Embracing the Grain: The Rising Popularity of Grain Whiskey

| April 16, 2018

If you really love whiskey, not just one kind of whiskey, then you love grain whiskey. Maybe you don’t know it yet, but you do.

“Grain” is a somewhat confusing term because the definition of grain whiskey varies depending on the country it’s made in or the particular style. In Ireland and Scotland, grain whiskey refers to whiskey that includes grains other than malted barley that has undergone cask maturation. It is typically distilled in a column still, though pot-stilled grain whiskey is trending.

What’s more confusing is the U.S. definition of blended whiskey allows for up to 80% grain neutral spirits (GNS), which tend to be distilled to high proof and thus lower on flavor, and this is why the perception of grain whiskey in the states is often associated with inferior products.

In other countries, such as Ireland and Scotland, entry-level blended whiskey often contains some mass-produced, column-distilled grain whiskey to bulk out the blend. (Incidentally, blended whiskey is not to be confused with blended malt, which is a blend consisting exclusively of single malts made from 100% malted barley.)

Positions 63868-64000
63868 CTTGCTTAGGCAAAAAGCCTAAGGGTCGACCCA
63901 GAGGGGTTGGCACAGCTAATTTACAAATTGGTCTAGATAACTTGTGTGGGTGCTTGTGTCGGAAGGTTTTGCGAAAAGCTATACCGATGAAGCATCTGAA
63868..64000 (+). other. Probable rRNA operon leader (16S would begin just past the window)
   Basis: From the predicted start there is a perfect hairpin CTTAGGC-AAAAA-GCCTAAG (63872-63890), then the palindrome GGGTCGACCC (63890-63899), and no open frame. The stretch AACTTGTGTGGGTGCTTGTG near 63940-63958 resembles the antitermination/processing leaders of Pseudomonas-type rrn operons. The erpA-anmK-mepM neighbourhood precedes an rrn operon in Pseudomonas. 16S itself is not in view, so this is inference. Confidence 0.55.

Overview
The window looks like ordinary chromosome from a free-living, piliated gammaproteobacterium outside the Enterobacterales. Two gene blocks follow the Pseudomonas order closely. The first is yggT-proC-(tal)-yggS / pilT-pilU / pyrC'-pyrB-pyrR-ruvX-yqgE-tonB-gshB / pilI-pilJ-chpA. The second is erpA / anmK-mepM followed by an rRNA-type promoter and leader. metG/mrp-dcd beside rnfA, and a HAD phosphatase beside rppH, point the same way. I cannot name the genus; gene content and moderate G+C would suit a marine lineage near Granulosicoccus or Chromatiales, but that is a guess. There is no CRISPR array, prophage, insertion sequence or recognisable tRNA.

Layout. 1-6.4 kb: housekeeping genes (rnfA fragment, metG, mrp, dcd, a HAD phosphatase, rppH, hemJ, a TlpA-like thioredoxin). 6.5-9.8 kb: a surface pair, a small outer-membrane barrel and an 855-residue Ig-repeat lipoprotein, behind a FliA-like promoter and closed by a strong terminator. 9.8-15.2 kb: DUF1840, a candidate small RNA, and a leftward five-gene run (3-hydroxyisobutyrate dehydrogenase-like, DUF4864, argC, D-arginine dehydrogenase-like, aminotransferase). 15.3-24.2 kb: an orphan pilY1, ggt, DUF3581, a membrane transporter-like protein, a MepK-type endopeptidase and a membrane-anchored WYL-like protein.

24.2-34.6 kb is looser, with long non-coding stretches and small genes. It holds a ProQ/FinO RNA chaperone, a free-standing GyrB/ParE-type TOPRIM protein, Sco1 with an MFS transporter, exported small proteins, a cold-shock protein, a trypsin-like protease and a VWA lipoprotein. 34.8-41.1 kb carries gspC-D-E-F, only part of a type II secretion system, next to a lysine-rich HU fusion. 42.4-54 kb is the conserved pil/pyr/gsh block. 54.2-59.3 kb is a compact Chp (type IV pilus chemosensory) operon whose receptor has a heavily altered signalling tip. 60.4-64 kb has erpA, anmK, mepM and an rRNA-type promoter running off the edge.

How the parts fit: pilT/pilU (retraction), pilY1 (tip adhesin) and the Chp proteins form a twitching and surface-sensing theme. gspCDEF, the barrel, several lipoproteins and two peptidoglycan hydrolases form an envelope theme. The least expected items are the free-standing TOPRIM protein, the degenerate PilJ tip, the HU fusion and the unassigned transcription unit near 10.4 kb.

Luckily, as the whiskey world continues to widen, so does the popularity of grain whiskey produced as a premium product, not just something to fatten a blend, but as a label to be worn loud and proud.



Around St. Patrick’s Day, I wrote about some of the grain whiskeys produced in Ireland, produced as single grain. The word “single” here refers to a blend of whiskey that contains malted barley along with unmalted barley and other grains, all from a single distillery. Examples of these include Kilbeggan Single Grain, Teeling’s Single Grain and Egan’s Single Grain.

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Ireland is rich in grain whiskey traditions, and aside from single grain, there are delightful single pot still whiskeys made with a combination of malted and unmalted barley such as Green Spot, Yellow Spot and Redbreast, as well as column-stilled grain whiskeys in traditional used in entry-level blended expressions such as Jameson, Bushmills and Powers. Why wait till March 17 to enjoy them?


In Scotland, grain whisky can get a bad rap thanks to that mass-produced blended Scotch I referred to earlier. What’s more, for the past few decades, it’s been the Single Malt Scotch Show in terms of prestige and popularity, and grain whisky had largely been reduced to steerage status. However, well made grain whisky can be a valuable component to a blend, adding a rich depth of flavor that can’t be achieved with malted barley whisky alone. Compass Box is known for meticulously blending grain whisky along with single malts to achieve specific flavor profiles, most recently with the luxurious Hedonism The Muse limited edition. For this release, lead blender Jill Boyd sought out an all-grain combination of whiskies from a variety of distilleries such as Inver-Gordon, Strath-Clyde and Port Dundas, among others.